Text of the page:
Airbus Defence and Space

Getting satellites off the ground: what happens during a launch campaign

After all the time and effort that goes into designing and building a satellite, it is clearly crucial that the final stages of its Earthly sojourn, the preparations for that all-important launch, are attended to with meticulous care. Airbus Defence and Space asked Eric Perrot, a veteran of several satellite launch campaigns, to tell us about what is involved, both for the satellite and the personnel.


You have been involved in six telecommunications satellite launch campaigns, four of these in the role of Assembly, Integration and Test Manager. What are the stages of a campaign?

A satellite launch campaign comprises three main phases: spacecraft preparation activities (essentially setting-up in the facilities, reception of the satellite and thorough health check test of all subsystems following transportation), spacecraft fuelling activities and finally the ‘combined operations’ of installing the satellite in the launch carrier, and preparing the satellite including battery charging and setting the satellite in flight configuration for lift off.

The W3A satellite launch campaign team, Baikonur, 2004. Eric Perrot is ninth from left, back row.

The W3A satellite launch campaign team, Baikonur, 2004. Eric Perrot is ninth from left, back row.

The whole process typically takes around 35 days for a telecommunications satellite campaign; Earth observation and science satellite campaigns can take longer – between two and three months – as the satellite is often split in two parts, and therefore final integration on the launch pad is of a longer duration than for a telecommunications satellite. The whole campaign team comes to the launch site; there are no permanent in-situ Airbus Defence and Space personnel. We are around 35 people at the start of a campaign, and about 20 by the end – and I don’t mean that half of us fall by the wayside, but rather that the make-up of the team changes as the different activities ensue!

What do these phases entail?

Hot Bird 8 arriving in Baikonur in 2006.Propellants are delivered two weeks prior to the start of the launch campaign, and stored in the dedicated storage areas for temperature stabilisation. This ensures that spacecraft launch site activities are not affected by this hazardous activity.

An ‘early team’ usually arrives five days before satellite. All facilities must be thoroughly checked and validated, including power supply, crane hoist capacity, clearance and operator training, air conditioning (cleanliness to Class 100,000, relative humidity at 45-60%, temperature at 22°C ±3°C). We also need to make sure that we have stocks of everything that may be needed during the campaign, such as protective clothing, flame retardant and anti-static equipment, consumables (de-ionised water etc), and that all escape routes are known and clear.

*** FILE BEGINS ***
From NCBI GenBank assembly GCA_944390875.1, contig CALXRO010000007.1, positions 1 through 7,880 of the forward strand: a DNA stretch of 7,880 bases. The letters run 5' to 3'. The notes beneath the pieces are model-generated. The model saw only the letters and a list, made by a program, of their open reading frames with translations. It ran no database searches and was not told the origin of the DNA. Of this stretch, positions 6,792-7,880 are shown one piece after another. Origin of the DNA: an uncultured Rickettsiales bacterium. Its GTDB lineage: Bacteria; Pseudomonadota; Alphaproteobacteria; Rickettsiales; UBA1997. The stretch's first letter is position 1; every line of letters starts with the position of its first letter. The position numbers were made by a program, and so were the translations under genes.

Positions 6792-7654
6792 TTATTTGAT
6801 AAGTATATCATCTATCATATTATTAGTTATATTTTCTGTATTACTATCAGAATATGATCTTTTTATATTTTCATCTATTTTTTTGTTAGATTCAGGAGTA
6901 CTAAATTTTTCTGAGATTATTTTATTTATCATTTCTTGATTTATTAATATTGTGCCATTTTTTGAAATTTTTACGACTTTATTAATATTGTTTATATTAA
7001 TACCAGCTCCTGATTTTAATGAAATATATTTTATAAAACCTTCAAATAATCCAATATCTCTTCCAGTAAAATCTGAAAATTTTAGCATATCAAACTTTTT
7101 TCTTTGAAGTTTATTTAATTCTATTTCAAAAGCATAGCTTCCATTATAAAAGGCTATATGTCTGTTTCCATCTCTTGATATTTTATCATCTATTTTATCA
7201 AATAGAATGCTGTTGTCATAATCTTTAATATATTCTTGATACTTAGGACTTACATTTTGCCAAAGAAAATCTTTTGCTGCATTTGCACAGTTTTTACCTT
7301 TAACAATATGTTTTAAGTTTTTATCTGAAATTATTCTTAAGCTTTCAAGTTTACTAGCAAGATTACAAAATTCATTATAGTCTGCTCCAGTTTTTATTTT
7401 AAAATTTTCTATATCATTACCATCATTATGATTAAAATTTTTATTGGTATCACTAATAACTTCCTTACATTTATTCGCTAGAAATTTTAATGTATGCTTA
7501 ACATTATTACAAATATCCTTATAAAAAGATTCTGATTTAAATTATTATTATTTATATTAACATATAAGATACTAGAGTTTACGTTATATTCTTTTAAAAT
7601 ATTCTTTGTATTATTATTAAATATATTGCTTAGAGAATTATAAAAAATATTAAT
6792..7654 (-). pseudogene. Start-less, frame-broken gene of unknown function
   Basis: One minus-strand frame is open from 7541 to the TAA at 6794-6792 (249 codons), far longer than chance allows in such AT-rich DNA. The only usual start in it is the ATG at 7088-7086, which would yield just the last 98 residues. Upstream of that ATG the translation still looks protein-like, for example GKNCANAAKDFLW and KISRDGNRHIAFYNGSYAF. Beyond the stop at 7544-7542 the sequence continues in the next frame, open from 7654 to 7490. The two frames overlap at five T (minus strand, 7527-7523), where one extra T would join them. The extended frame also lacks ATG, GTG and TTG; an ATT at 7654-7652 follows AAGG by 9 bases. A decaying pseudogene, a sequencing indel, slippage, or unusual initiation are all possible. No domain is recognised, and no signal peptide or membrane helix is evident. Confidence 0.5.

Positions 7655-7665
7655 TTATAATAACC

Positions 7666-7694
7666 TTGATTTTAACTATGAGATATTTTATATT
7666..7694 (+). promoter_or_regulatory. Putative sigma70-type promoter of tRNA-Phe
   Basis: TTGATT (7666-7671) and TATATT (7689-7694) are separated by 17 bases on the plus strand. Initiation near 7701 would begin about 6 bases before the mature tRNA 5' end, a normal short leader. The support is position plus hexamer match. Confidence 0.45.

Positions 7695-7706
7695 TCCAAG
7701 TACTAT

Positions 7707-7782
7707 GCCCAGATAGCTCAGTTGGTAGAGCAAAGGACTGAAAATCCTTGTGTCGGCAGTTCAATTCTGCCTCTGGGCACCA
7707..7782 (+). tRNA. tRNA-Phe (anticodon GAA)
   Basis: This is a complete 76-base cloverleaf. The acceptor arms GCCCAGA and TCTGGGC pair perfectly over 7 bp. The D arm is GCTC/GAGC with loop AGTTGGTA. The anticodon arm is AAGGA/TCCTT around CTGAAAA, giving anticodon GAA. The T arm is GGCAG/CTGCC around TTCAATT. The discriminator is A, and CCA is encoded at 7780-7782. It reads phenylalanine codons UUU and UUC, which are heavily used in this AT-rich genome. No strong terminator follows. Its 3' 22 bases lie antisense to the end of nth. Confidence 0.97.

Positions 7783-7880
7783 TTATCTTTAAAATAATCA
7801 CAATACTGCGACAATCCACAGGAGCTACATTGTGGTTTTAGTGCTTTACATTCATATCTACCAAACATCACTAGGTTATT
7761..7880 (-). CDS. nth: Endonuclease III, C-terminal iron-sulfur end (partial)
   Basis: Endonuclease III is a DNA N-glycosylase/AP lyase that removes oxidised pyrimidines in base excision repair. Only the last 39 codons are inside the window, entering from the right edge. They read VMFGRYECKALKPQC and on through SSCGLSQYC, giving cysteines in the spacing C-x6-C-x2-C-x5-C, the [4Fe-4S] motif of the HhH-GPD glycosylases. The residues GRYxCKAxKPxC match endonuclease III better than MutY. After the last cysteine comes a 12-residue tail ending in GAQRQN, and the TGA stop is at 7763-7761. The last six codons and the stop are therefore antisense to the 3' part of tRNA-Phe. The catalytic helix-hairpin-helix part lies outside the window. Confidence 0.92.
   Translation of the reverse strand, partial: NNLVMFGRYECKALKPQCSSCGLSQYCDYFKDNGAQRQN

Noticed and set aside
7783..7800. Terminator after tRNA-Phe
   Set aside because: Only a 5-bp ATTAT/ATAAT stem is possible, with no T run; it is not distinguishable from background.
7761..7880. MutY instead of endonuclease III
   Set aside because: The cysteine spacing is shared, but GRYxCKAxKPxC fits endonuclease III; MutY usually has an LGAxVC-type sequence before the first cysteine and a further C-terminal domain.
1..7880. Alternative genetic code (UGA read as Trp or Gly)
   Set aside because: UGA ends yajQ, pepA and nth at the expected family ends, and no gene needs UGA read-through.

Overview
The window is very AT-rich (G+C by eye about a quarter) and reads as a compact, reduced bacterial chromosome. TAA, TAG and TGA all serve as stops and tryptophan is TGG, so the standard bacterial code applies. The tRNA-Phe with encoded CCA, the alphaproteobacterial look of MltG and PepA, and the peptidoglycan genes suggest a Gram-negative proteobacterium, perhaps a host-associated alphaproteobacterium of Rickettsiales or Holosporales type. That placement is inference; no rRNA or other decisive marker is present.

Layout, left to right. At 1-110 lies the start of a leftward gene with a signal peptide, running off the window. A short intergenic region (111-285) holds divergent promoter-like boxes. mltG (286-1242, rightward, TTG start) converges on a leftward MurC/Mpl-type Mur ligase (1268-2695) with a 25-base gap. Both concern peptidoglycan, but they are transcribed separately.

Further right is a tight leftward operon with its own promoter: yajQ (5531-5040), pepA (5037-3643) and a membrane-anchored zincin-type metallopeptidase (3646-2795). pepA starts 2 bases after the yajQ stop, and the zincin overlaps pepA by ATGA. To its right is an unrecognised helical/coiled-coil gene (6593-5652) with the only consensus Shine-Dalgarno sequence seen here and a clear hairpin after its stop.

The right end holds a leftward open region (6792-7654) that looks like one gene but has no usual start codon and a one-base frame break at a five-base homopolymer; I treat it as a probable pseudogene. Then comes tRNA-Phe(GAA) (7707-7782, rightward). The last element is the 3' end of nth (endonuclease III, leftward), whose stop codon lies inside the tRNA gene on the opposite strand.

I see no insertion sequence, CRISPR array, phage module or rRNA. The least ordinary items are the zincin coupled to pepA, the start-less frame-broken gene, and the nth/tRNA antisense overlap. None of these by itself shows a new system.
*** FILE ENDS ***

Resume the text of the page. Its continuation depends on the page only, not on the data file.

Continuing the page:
The first part of the spacecraft preparation phase proper is network installation ahead of the arrival of the satellite and the main team – setting up the local network, PCs and server, VSAT communication system or ADSL link, as appropriate.

Then the spacecraft arrives, flown in on a transporter aircraft like the Antonov. The containers are unloaded in an airlock and cleaned, the spacecraft is unpacked, visually inspected for any shipping damage, and transferred to the cleanroom. In parallel the electrical ground support equipment (EGSE) is unpacked and installed.

A ‘fit-check’ of the spacecraft and the launcher payload adaptor is performed, if this procedure has not already taken place before the satellite was shipped to the launch site. All these operations are done during the first day so that the satellite can be switched on in the cleanroom 24 hours after its arrival.

The spacecraft, now interfaced with the checkout equipment, then undergoes a rigorous ‘health check’ in which all subsystems are verified. In addition, during this phase, the batteries are stabilised and charged, the arm plugs – not yet installed on the spacecraft – are prepared and verified off-line; the tank pyrotechnic isolation valves are fired off-line as well. Once the health-check OK is given (and all non-flight items such as test leads have been removed!), the spacecraft structure is sealed for flight.

Hot Bird 8 is turned on its side for encapsulation in the Proton launcher fairing.

Hot Bird 8 is turned on its side for encapsulation in the Proton launcher fairing.

Tank pressurisation to flight level is performed remote from the spacecraft, during pre-arranged ‘out of normal working hour’ time slots to minimise disruption to parallel spacecraft AIT activities.

Phase two, spacecraft fuelling and arming, takes around 10 days. All hazardous operations are carried out in the dedicated cleanrooms. First the spacecraft is weighed to determine its ‘dry mass’. The oxidiser and the fuel are loaded into the spacecraft in two separate operations, each of which take two days. After loading, the spacecraft’s ‘wet mass’ weight is taken. An internal countdown rehearsal may be performed, in order to calibrate the duration of countdown tasks, and if necessary de-bug the countdown procedure and ground software. There is a final battery charge, and the pyrotechnic devices are verified and armed in flight configuration.